Officials: 3 dead after military jet crash
December 9, 2008
Originally Published Here: http://www.cnn.com/2008/US/12/08/military.jet.crash
(CNN) — A grandmother, mother and her child died when a military fighter jet crashed into a house in San Diego Monday, igniting a huge fireball, CNN’s San Diego affiliates and the San Diego Union Tribune are reporting.
Another child is missing, authorities said. A search ended Monday when night fell but will continue Tuesday morning, a spokesperson for the medical examiner said.
The father is a businessman who was at work at the time of the crash, and was not reached for comment, according to the Tribune. The paper also reported that Monday night, a pastor and congregants at the family’s church, the Korean United Methodist Church of San Diego in Clairemont.
The pastor told a television station that the mother was in the home with her two sons — a 2 month-old and 1 year-old. The mother was a nurse at a hospital.
The F/A-18D plane, which authorities described as disabled, was trying to land at Marine Corps Air Station Miramar. The jet had just performed landing training on a Navy aircraft carrier before the pilot reported having trouble, according to the Marine Corps.
“It was, oh gosh, maybe a couple of hundred feet off the ground. And it was quiet — I think the engine was off,” said San Diego resident Ian Lerner, who was heading to lunch at a shopping center about a half-mile from the neighborhood of about 20 homes when he saw the jet flying low.
“Then all of a sudden we saw the canopy of the jet explode and go up, and then we saw the pilot blast out of the plane and the parachute open,” Lerner said.
Another witness said the jet was flying at a low altitude, and “just spiraled, right out of [the movie] ‘Top Gun.'”
The house was destroyed. A photograph taken at the scene showed the pilot, who ejected safely, sitting on the front lawn, making a call on his cell phone. He was taken to the hospital, the Marine Corps said in a written statement Monday.
The pilot, whose name was not released, was the only occupant of the two-seat aircraft, according to the Marine Corps.
The Tribune spoke with Steve Diamond, a retired naval aviator, who found the pilot in a tree behind a house and helped the man who Diamond said was a lieutenant in his 20s, down from the tree.
The pilot told him that after he lost power in the first engine, and that it was decided he would try to get the jet to Miramar on the single working engine, Diamond told the paper.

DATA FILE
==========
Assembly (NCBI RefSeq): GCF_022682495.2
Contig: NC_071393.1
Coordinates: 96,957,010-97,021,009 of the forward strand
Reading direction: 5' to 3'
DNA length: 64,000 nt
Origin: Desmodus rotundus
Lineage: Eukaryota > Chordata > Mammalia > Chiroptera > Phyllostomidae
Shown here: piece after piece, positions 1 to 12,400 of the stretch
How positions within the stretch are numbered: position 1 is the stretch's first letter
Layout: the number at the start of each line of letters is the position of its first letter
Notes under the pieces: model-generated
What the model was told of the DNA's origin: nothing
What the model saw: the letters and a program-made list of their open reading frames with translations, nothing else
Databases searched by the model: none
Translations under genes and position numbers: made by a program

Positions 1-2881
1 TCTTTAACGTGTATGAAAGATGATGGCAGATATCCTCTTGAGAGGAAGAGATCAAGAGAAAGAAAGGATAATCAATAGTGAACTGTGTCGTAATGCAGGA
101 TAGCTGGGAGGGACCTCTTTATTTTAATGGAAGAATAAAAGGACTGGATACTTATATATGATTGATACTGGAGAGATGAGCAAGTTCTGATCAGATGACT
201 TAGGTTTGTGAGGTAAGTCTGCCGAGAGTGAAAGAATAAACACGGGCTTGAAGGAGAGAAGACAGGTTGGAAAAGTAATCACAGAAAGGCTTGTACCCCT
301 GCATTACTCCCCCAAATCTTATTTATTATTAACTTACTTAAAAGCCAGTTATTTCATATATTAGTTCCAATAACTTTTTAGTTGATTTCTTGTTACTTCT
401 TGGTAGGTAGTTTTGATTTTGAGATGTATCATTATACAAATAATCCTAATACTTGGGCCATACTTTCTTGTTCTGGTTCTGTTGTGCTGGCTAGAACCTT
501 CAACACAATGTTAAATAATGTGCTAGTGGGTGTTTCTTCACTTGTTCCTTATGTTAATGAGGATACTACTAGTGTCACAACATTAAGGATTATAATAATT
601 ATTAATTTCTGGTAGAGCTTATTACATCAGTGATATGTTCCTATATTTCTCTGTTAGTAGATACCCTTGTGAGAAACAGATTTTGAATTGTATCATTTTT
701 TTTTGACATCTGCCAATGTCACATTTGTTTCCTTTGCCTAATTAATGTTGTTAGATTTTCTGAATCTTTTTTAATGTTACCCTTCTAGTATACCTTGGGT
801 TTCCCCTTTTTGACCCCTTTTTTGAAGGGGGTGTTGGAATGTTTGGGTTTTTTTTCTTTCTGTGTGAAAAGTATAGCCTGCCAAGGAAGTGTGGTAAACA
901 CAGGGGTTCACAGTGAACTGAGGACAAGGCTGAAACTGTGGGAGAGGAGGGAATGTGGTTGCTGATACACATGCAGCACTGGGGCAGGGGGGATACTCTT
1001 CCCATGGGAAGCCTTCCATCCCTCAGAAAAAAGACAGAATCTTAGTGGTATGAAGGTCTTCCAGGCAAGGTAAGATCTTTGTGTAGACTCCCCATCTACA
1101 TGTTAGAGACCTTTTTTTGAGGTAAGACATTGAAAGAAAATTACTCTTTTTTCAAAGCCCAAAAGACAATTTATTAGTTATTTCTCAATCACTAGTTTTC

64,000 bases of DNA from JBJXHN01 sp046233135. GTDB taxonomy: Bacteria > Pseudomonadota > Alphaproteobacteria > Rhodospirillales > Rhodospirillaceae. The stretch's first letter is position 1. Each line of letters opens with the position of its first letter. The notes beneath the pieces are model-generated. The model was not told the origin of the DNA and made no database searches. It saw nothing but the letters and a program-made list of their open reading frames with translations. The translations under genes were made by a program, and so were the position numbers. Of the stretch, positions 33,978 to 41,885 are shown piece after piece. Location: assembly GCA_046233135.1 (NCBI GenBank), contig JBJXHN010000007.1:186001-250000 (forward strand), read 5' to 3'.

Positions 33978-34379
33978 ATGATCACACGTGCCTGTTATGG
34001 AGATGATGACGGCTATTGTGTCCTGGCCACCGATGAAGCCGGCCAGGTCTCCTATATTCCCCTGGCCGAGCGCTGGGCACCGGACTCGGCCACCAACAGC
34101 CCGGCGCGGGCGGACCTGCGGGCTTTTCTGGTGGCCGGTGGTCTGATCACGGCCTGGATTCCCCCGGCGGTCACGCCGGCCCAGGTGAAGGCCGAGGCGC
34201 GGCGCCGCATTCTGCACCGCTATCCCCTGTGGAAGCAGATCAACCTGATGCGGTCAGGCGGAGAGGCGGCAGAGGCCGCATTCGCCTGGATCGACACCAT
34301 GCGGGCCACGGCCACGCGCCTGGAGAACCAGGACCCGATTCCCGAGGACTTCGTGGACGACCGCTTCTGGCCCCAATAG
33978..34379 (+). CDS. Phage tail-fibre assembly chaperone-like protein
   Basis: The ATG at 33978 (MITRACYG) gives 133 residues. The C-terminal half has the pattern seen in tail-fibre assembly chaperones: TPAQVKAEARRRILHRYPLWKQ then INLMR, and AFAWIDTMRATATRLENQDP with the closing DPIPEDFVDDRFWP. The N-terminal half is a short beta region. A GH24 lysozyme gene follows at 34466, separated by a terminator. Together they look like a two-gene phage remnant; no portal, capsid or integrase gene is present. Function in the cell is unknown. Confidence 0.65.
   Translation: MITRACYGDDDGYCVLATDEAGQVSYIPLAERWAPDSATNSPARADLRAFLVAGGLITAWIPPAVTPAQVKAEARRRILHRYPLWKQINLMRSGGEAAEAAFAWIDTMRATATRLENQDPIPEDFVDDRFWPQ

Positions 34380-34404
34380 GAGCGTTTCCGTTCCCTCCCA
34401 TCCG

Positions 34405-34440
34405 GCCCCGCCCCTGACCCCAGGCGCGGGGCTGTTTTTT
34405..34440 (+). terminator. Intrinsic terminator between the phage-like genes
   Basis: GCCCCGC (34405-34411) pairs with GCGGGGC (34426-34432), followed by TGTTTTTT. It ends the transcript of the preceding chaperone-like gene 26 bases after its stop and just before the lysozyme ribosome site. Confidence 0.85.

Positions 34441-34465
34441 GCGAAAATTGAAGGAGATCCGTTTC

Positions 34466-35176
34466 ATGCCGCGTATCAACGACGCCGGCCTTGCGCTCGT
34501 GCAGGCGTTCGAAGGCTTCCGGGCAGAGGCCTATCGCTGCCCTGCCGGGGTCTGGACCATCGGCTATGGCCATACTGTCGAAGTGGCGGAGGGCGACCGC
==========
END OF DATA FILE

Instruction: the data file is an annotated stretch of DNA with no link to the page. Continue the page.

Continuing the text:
The pilot was in communication with military air traffic controllers before the jet crashed, and the crash site is about two miles (three kilometers) from the airfield, the Federal Aviation Administration said.
Burning debris scorched two additional homes and a slice of jet knifed another home. “This could have wiped out half a dozen homes depending on how it landed,” said Maurice Luque, a spokesman for the San Diego Fire-Rescue Department.
Inside one of those houses, Robert Johnson sat in the living room with his daughter, Heather Certain, and her 2-year-old son, Nicholas, according to the San Diego Union Tribune. They heard the explosion then saw a giant fireball in their picture window facing their front yard, the Tribune reported. They ran out of the house.
“The house shook like an earthquake,” Johnson said. “I saw the flames right there in front of my house.”
iReporter Chris Morrow of San Diego said she went to the crash site Monday and saw “Two houses that looked liked they’d blown up.”
One resident interviewed by CNN affiliate KFMB said he saw a fighter jet at a very low altitude, and “it just spiraled, right out of ‘Top Gun.’ ”
The Marine Corps said it is investigating what went wrong with the plane. The military has jurisdiction over the crash site.
Copyright © Panish Shea & Boyle – Los Angeles Personal Injury Attorneys – Los Angeles Trial Lawyers – All rights reserved.
Aviation Accident Lawyer Disclaimer: The personal injury, wrongful death, catastrophic injury, or other legal information presented at this site should not be considered formal legal advice, nor the formation of a lawyer or attorney client relationship. Prior results do not guarantee or predict a similar outcome with respect to any future matter. Please note that you are not considered a client until you have signed a retainer agreement and your case has been accepted by us.